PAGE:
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Brodeur?s average night raises goalie question

by Dan Rosen
VANCOUVER -- Martin Brodeur looked like Canada's best option in net heading into Sunday's clash against Team USA. Now, maybe not so much.

After praising his poise and his big game experience after Brodeur was great against Switzerland, Canada coach Mike Babcock watched his goalie play nothing more than an average game in Canada's 5-3 loss to Team USA.

Now Babcock has a major decision to make before the Canadians play Germany on Tuesday in the qualification round.

Does he go back to Brodeur, who stopped only 18 of 22 shots he faced, or will Roberto Luongo get his chance to guide Canada out of the hole it is in?

Luongo was in net for Canada's opener against Norway, but most everyone figured that was just to get him a game and the experience in the Olympics in front of his home crowd in Vancouver.

"What I'll do is, without emotion I will watch the game here tonight and then I'll make my decisions and go from there," Babcock said. "Obviously tonight was a night we'd like to be better in that area, but we'll have a look at her and make a decision."

Brodeur yielded two goals to former teammate Brian Rafalski within the first 9:15.

The first, which came just 41 seconds in, was a point shot that deflected off Sidney Crosby's stick and into the net. He had no chance.

The second, though, came off his own giveaway.

Brodeur tried to bat the puck out of the air with a baseball swing, but Rafalski intercepted the puck, walked in and shot low and through Brodeur's legs. Canada defenseman Drew Doughty was frozen in between Rafalski and Jamie Langenbrunner, who was screening Brodeur.

The goal came just 22 seconds after Eric Staal made it 1-1.

Chris Drury gave the U.S. a 3-2 lead with 3:14 left in the second period when Brodeur was out of the net. He dove forward and tried to poke the puck out of the slot, but Bobby Ryan was able to slide it to David Backes, who slid a backhanded pass to Drury. He cashed in on an empty net because Brodeur got stuck on Backes as he tried to get up.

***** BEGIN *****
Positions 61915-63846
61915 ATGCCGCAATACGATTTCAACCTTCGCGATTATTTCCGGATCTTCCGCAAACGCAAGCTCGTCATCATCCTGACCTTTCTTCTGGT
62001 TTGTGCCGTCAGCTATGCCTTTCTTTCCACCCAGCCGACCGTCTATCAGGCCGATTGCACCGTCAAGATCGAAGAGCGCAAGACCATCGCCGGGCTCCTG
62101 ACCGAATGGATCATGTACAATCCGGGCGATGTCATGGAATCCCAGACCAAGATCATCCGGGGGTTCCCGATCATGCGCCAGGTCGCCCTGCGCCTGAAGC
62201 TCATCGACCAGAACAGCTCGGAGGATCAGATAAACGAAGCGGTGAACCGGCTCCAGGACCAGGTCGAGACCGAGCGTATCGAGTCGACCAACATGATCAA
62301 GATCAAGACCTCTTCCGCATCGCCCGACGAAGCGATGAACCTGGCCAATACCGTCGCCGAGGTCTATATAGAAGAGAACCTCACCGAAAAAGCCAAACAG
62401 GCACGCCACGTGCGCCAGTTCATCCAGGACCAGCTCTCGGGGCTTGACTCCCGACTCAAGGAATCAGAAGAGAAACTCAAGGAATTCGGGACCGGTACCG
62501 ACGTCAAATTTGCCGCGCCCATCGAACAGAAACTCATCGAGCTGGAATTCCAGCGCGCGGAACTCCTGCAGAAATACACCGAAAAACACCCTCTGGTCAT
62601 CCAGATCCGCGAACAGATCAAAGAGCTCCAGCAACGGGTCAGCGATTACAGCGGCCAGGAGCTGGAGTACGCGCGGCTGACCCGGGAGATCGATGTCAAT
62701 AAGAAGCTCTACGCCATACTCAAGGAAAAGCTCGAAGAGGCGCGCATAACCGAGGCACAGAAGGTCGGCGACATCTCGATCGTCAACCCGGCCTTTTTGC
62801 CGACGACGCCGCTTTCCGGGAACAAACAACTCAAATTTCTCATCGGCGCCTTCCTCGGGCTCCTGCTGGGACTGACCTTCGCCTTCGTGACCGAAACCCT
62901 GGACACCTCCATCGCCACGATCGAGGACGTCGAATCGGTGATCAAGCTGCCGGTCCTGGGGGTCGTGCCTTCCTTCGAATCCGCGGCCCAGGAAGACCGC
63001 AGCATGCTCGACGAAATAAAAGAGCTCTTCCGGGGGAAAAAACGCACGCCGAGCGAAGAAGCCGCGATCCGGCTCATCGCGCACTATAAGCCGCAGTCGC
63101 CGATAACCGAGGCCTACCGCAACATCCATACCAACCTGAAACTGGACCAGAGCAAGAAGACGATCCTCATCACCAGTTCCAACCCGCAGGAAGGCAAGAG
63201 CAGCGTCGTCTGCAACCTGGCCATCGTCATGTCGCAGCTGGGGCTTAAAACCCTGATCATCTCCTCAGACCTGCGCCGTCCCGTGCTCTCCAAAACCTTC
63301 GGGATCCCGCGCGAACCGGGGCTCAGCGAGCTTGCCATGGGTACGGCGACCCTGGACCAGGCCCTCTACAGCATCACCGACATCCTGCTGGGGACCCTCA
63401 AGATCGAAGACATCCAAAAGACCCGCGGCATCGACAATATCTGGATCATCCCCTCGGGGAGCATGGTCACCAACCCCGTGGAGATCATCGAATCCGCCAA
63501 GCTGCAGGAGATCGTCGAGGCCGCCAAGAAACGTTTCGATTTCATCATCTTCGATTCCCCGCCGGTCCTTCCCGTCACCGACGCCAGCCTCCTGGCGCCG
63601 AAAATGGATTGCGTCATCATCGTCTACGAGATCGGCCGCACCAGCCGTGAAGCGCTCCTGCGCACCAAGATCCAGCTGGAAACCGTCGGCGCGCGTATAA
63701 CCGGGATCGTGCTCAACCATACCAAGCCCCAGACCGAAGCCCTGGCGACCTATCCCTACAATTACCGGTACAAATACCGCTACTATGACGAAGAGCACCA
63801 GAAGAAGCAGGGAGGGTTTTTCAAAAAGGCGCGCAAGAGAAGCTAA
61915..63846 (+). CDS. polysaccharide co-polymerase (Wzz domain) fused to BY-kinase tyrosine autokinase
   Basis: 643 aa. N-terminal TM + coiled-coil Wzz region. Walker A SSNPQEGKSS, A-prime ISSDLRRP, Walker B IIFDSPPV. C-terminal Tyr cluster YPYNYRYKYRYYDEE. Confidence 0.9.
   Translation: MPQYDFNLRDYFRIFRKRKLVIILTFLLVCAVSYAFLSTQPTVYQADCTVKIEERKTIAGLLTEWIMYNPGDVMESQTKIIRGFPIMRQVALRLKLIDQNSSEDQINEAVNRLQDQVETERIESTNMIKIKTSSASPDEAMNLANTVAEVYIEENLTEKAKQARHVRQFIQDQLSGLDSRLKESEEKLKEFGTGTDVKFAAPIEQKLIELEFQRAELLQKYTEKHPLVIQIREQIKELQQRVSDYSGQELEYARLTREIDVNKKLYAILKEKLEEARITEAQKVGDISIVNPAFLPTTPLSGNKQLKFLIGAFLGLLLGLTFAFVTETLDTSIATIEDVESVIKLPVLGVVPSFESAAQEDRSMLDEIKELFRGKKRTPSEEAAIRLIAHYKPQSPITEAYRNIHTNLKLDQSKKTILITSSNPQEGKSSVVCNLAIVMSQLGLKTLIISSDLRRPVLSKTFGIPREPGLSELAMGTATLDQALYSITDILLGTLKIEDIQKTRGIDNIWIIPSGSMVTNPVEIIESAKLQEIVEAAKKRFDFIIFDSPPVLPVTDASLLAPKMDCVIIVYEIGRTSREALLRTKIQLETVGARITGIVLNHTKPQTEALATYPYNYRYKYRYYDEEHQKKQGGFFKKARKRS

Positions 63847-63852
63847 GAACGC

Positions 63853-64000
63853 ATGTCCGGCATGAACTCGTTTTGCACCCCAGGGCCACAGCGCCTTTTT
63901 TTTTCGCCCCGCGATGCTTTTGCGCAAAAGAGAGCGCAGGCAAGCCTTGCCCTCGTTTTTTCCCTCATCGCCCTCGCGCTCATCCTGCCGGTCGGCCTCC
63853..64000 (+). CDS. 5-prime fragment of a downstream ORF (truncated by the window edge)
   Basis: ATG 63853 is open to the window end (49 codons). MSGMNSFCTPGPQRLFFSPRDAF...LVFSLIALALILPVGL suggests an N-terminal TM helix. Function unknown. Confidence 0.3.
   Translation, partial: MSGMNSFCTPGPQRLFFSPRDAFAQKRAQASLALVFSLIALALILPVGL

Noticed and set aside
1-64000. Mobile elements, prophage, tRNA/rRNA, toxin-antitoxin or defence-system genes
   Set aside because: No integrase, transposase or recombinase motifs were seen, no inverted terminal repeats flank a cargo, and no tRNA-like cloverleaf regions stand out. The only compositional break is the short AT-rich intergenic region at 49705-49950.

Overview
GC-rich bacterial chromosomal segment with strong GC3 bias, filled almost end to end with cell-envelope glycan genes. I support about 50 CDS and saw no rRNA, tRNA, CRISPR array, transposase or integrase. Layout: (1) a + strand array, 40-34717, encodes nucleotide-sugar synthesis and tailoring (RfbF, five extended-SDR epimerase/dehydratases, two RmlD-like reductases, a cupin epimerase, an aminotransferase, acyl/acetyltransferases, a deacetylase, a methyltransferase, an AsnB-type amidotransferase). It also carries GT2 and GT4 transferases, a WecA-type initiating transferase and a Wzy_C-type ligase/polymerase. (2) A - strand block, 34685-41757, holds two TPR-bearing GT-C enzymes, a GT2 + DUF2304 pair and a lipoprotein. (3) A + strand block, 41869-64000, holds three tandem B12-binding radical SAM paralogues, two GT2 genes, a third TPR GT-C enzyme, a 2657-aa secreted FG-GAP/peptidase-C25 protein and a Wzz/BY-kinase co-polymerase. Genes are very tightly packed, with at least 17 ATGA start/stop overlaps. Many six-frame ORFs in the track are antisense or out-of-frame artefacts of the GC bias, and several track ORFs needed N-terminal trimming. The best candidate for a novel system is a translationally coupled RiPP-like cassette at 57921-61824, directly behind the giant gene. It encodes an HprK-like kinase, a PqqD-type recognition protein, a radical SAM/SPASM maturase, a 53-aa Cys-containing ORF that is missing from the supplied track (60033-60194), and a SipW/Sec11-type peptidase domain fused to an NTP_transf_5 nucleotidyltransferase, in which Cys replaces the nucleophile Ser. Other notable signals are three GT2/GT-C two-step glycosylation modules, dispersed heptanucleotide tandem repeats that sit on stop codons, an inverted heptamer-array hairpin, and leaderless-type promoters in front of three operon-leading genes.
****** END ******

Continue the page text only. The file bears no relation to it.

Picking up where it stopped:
"I had to make a couple of good saves on a couple of breakaways there to keep the game 3-2 late in the second, but after that we took three penalties," Brodeur said.

Langenbrunner cashed in on one of those penalties when he beat his New Jersey Devils' teammate by getting a piece of Rafalski's shot from the left point 7:09 into the third period. His goal proved to be the game-winner.

"The last one I didn't really see," Brodeur said. "I think (Langenbrunner) was right in front of me. They crashed the net. They went hard."

Team Canada GearPrior to the tournament, Brodeur expressed his excitement and desire to finally be able to roam around without the trapezoid that usually hems in him. He may have been guilty of roaming too much Sunday.

"I don't know the answer to that," Babcock said. "I thought between our D and Marty early in the game we failed to execute. I thought it led to the first goal and led to the second goal, too. We just misplayed the puck.

"You'd like to have them back, but you can't. That's hockey," he continued. "I still thought we got ourselves back in the game and did a lot of good things. In the end, when we made mistakes it ended up in our net, so we'll look at it and prepare for the next game."

Unless Babcock keeps it a secret -- a distinct possibility by the way -- we should know Monday if Canada is going to prepare for the next game with Luongo in mind.

"These were definitely momentum-changers," Brodeur said of the goals scored against him. "When you think you have the momentum, they go out and they score a goal and I think it deflates a bit the atmosphere of the building and the team also. But we had our chances again and Miller was the big difference."

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